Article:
Articles Posted in Dangerousness Hearings

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A recent drunk driving arrest caught my eye as a Massachusetts OUI criminal defense attorney because of the length of the driver’s previous record. As the Boston Globe reported Dec. 7, 52-year-old Vernon Perry of East Providence, RI, is facing his ninth charge of operating a vehicle under the influence of alcohol. Perry was arrested in Seekonk in the early hours of Dec. 4 after police spotted him speeding and driving erratically. He failed field sobriety tests but refused to take a breath test, triggering an automatic suspension of his driver’s license. After he appeared in court and pleaded not guilty Dec. 6, the judge ordered him held for a dangerousness hearing, which means he can be held for up to 90 days. If convicted, he faces 2.5 to 5 years in prison, plus lifetime revocation of his driver’s license.

Despite his long record of driving drunk, Perry had a valid driver’s license when he was pulled over by Seekonk police. His eight previous OUI convictions date from 1983 to 2001. That means all of the convictions took place before Melanie’s Law, which tightened penalties for drunk driving, passed in 2005. Before Melanie’s Law, courts could not consider drunk driving convictions more than 10 years old, and drivers lose their licenses for life on a fifth OUI offense. However, that wasn’t the case in 2001, when Parry reportedly received two OUI convictions. As a result, his license was suspended for just four years.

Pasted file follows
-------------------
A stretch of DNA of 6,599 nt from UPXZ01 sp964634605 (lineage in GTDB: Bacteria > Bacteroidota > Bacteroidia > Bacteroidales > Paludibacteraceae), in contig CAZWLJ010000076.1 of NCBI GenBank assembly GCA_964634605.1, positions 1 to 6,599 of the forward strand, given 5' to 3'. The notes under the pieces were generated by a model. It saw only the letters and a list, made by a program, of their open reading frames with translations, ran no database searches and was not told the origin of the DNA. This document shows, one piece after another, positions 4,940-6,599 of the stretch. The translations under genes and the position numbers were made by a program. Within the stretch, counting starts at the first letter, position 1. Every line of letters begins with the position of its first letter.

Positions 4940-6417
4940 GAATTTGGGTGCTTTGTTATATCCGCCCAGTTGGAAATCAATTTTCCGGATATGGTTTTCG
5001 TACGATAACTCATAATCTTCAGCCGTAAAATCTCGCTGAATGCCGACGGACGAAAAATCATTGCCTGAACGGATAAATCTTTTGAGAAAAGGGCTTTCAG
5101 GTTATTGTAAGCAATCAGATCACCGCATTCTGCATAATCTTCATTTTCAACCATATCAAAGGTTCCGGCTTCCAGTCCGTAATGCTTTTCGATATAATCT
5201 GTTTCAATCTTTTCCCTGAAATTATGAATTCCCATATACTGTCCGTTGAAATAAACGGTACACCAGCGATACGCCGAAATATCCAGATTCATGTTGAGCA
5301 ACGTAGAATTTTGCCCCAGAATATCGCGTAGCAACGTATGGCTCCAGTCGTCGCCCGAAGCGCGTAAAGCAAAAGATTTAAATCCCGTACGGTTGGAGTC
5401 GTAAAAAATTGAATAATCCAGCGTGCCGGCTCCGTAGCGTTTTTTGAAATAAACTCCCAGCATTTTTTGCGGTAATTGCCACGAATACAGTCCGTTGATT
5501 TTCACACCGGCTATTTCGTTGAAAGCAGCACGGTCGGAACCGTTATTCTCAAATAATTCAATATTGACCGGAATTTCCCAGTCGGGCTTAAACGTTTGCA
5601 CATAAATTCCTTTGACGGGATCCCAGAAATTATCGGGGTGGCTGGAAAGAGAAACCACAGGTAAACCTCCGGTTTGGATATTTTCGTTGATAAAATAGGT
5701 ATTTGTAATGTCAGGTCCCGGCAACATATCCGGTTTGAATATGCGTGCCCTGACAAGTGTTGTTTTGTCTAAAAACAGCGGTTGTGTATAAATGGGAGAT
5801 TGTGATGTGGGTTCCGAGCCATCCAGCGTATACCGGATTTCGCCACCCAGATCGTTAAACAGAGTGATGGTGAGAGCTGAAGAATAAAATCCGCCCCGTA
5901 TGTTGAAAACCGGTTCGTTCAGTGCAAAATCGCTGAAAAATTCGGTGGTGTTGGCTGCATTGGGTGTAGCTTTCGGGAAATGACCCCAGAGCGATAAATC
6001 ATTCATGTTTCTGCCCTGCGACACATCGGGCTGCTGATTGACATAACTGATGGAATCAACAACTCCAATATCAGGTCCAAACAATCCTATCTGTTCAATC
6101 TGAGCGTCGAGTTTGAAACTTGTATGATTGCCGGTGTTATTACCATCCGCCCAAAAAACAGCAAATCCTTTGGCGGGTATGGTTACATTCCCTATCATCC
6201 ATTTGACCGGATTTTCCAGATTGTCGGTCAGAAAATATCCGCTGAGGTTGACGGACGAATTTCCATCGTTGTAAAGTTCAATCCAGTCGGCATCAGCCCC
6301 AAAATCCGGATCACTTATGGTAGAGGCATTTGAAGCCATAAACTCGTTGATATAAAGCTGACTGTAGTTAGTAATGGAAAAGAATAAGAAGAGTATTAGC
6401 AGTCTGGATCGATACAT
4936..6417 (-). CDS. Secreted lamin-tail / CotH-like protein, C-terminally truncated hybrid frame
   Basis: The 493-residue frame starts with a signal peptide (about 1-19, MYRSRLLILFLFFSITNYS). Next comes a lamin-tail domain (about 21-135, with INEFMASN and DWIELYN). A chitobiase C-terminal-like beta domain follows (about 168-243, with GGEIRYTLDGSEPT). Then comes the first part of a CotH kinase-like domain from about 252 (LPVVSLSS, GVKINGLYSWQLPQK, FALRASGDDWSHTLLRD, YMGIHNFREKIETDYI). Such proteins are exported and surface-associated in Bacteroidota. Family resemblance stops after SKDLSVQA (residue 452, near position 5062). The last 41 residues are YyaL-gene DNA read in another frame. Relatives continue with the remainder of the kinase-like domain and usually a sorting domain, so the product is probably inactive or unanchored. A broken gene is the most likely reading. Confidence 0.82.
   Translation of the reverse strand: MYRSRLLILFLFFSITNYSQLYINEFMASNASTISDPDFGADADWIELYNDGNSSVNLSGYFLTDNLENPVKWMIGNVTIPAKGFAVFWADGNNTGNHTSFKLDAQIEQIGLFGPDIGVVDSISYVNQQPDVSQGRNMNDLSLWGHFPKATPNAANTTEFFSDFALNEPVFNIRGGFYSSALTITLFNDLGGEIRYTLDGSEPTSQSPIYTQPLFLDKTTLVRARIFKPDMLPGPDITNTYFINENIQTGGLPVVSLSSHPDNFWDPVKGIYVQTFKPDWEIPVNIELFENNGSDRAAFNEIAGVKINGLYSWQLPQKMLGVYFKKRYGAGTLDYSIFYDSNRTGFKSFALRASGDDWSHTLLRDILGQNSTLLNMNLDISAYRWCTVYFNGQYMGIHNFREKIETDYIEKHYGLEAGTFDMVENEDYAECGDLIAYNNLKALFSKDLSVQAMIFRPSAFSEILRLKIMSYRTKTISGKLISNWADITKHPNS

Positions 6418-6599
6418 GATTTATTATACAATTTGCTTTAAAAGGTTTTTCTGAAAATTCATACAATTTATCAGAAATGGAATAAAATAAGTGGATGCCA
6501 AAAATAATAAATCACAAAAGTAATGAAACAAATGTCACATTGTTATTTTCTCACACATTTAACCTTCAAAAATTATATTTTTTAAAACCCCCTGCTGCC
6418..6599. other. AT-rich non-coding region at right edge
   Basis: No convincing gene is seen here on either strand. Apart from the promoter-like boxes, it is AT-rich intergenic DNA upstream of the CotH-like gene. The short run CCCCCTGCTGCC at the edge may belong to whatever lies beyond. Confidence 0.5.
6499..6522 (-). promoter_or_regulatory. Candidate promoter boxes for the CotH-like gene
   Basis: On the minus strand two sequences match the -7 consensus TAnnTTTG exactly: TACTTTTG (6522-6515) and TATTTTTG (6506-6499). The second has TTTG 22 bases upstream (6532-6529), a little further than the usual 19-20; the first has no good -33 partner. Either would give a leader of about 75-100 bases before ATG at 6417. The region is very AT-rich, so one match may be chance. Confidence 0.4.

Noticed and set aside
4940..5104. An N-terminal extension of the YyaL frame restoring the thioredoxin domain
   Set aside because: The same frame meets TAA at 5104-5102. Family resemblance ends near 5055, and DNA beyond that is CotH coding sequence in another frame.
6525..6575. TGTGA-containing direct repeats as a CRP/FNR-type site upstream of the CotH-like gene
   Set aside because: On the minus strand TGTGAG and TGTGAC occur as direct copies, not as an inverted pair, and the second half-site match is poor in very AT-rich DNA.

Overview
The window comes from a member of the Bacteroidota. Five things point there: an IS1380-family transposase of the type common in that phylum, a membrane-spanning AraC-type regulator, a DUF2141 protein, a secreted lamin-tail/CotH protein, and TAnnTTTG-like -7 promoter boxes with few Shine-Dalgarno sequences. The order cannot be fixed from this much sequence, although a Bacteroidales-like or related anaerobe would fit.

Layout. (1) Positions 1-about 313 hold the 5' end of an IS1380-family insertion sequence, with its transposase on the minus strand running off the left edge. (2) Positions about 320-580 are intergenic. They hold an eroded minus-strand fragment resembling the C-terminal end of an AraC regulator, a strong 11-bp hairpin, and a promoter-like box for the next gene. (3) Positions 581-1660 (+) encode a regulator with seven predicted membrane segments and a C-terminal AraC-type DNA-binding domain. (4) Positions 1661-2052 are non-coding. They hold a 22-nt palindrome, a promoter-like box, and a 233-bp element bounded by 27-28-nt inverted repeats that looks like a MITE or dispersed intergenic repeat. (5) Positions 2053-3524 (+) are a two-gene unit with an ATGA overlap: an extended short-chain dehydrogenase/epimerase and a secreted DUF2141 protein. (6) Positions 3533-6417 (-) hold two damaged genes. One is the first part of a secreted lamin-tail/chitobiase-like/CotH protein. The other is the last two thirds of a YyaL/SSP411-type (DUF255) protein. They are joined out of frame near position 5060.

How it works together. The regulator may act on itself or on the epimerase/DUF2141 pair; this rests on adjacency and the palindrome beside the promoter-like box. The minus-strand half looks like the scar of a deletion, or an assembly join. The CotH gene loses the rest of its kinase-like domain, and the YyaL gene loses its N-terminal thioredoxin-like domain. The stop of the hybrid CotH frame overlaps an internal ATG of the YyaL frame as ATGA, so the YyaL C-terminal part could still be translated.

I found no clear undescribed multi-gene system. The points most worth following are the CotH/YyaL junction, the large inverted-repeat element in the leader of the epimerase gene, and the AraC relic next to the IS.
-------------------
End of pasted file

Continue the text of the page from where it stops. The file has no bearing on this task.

However, a spokesperson for the RMV noted that Melanie’s Law has helped to keep Parry off the road since 2005. Because he was not eligible for license reinstatement until 2006, the spokesperson noted, the requirements of Melanie’s Law applied when he did get his license back. That law required him to drive with an ignition interlock device, at his own expense, for two years. That ended in 2008, and the RMV reportedly took the step of notifying the police in his former town, Winthrop, about his record. In the current case, Melanie’s Law will certainly apply, which means Parry is facing a mandatory two to five years in prison, plus lifetime loss of his driver’s license. He also faces a dangerousness hearing, which means he could be held without bail until trial if the court decides he is a danger to the public.